This week the universe has not been on my side but my luck finally seemed to be changing when an opportunity arose for me to watch a comedy show on a gloomy Saturday night, well why not, laughing at someone else’s fate would make a change.
It is 7:30pm and eerily dark. Without the glowing clock on my phone I would have been fooled into thinking we were deep in the night. I am sodden and rather chilly but have made my way here, via a few questionable alleys and a quirky Google maps route. I brought snacks with me because as a student I can hardly afford to breathe, but I have splashed out on a vegan latte regardless of my money woes, because everyone knows even a budgeting student cant resist the lure of caffeine. A red bull would have also done the trick but I am not sure the current establishment would approve of such a beverage.
I’ve got a great view, a nice cosy slice of the room and am ready to be entertained. Rhys James, although not a household name, is certainly a familiar face as he’s often on shows like Mock the Week. He introduced himself to the crowd and was obviously underwhelmed with the audience. 3 rows filled the room and peculiar crashes coming from the cinema above led to the overall experience of being in a pool table. He actively moved around the stage and interacted with the audience, repeating the theme of division in the room with; North and South, leave and remain, ‘proud labour’ and ‘shy conservative’, and millennials and boomers. The groups erupted from the audience, rivalries brewed and aggressive looks were thrown across the room, who’d have thought moments before we were a united audience? The binary identity options reflect many problems prevalent in our current society, particularly as the General Election sneaks up on us. He got laughs anyway, particularly when talking to a guy who had lived in several parts of the UK, the numerous stereotypes gave him plenty of material to joke about.
York, according to Rhys, is drenched in drunks. Surprisingly he wasn’t talking about students staggering all over town, nor stag/ hen dos, he blamed it on Geordies on day release from Newcastle. The rivalry between Geordies and Yorkers is thriving based upon the delight of the Yorkers on the front row, a free cultural education is guaranteed with each show.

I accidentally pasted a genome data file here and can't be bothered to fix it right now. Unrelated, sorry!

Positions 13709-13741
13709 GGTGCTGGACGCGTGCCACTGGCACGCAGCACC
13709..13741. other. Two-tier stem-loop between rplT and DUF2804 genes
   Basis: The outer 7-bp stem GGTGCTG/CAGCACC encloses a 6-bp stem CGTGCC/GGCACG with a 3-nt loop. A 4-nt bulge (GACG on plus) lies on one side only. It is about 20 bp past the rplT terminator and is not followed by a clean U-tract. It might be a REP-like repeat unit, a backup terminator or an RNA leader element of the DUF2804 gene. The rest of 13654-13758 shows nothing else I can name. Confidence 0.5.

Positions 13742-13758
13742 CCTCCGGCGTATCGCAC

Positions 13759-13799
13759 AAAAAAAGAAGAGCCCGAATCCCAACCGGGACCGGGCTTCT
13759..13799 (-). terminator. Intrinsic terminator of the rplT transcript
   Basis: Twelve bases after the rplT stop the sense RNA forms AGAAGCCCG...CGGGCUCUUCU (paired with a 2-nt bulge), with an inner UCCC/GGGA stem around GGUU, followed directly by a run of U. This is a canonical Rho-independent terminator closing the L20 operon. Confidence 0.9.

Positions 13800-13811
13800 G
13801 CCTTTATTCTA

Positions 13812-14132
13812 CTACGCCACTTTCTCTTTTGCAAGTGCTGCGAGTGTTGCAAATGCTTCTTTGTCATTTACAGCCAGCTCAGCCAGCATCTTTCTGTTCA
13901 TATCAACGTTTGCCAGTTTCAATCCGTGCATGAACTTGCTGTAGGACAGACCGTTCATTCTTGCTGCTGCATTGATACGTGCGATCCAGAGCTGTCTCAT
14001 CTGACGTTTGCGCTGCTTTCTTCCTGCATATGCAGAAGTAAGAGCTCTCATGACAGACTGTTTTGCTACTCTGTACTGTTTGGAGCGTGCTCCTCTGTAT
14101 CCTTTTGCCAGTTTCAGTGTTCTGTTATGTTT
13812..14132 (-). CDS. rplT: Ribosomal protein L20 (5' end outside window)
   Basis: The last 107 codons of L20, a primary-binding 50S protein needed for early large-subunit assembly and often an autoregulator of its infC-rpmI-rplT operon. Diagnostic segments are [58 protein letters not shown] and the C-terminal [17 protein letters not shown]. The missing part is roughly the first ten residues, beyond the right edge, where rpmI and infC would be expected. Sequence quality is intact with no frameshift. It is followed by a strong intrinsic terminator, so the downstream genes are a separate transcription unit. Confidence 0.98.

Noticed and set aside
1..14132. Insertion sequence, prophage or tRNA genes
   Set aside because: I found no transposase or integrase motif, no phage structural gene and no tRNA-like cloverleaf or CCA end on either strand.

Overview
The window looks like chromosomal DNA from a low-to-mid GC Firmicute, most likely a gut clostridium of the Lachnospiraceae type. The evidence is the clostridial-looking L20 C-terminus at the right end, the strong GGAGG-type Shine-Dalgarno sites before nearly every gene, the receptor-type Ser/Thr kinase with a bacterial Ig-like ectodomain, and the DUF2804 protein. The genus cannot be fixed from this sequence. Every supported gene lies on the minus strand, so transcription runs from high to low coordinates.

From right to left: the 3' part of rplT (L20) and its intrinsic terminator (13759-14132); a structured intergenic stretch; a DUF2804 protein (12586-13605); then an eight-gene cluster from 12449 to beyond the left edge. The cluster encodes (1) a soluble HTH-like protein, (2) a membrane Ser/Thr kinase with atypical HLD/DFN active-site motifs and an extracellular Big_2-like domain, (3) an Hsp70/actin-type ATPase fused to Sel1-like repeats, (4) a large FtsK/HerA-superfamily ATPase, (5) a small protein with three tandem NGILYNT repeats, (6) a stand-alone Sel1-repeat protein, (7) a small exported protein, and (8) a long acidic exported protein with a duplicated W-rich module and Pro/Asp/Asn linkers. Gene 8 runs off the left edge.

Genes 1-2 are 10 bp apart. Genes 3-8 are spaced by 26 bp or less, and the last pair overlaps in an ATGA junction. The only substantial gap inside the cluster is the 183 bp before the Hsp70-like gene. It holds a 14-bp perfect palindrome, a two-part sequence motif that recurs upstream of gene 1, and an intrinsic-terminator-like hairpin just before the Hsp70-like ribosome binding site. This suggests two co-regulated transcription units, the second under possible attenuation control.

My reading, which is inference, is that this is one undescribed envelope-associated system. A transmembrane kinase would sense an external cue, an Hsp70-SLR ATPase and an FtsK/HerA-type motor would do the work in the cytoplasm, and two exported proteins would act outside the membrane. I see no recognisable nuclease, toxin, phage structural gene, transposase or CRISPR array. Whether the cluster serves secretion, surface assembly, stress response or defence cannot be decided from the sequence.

After a short break of gentle chuckling amongst the audience, Rhy returned armed with a set stuffed with puns and one liners. After being slightly fixated on the ‘Bath Circle of Life’, he moved on to more quirky observations and misfortunes, with the occasional satire humour snuck in. He described the difficulties of buying Chrimbo gifts for his mum. He knew she liked pamper items, perhaps he should get her bath items… but what to get? I snorted when he revealed he planned to buy her a toaster, the dark humour shocks you all the more when it’s delivered by a guy who seems to have just escaped secondary school.
Overall, Rhys captivated the audience and appealed to everyone there, despite the endless variations amongst us. He was witty, but not cheesy, and seemed like someone who would light up a Sunday afternoon at a pub. Thank you Rhys for an evening of chuckling and the occasional cackle, I’ll be sure to book a ticket for your next show.